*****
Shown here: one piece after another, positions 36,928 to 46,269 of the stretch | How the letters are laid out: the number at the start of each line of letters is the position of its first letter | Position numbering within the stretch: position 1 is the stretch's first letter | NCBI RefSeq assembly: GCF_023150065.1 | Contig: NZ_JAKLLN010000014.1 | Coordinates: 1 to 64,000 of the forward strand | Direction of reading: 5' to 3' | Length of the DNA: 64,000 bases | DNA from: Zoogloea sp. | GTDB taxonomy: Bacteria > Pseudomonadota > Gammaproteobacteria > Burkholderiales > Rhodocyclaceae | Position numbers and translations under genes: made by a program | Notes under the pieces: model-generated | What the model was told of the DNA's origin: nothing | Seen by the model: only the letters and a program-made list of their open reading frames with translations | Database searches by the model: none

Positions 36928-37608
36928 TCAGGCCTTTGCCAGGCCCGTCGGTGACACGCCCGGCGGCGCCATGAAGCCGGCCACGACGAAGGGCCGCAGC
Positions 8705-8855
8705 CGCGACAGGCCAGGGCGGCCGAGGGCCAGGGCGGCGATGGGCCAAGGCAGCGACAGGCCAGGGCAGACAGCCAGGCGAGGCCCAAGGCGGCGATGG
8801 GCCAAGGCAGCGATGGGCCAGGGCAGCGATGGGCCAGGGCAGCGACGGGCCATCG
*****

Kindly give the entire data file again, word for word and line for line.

Shown here: one piece after another, positions 36,928 to 46,269 of the stretch | How the letters are laid out: the number at the start of each line of letters is the position of its first letter | Position numbering within the stretch: position 1 is the stretch's first letter | NCBI RefSeq assembly: GCF_023150065.1 | Contig: NZ_JAKLLN010000014.1 | Coordinates: 1 to 64,000 of the forward strand | Direction of reading: 5' to 3' | Length of the DNA: 64,000 bases | DNA from: Zoogloea sp. | GTDB taxonomy: Bacteria > Pseudomonadota > Gammaproteobacteria > Burkholderiales > Rhodocyclaceae | Position numbers and translations under genes: made by a program | Notes under the pieces: model-generated | What the model was told of the DNA's origin: nothing | Seen by the model: only the letters and a program-made list of their open reading frames with translations | Database searches by the model: none

Positions 36928-37608
36928 TCAGGCCTTTGCCAGGCCCGTCGGTGACACGCCCGGCGGCGCCATGAAGCCGGCCACGACGAAGGGCCGCAGC
Positions 8705-8855
8705 CGCGACAGGCCAGGGCGGCCGAGGGCCAGGGCGGCGATGGGCCAAGGCAGCGACAGGCCAGGGCAGACAGCCAGGCGAGGCCCAAGGCGGCGATGG
8801 GCCAAGGCAGCGATGGGCCAGGGCAGCGATGGGCCAGGGCAGCGACGGGCCATCG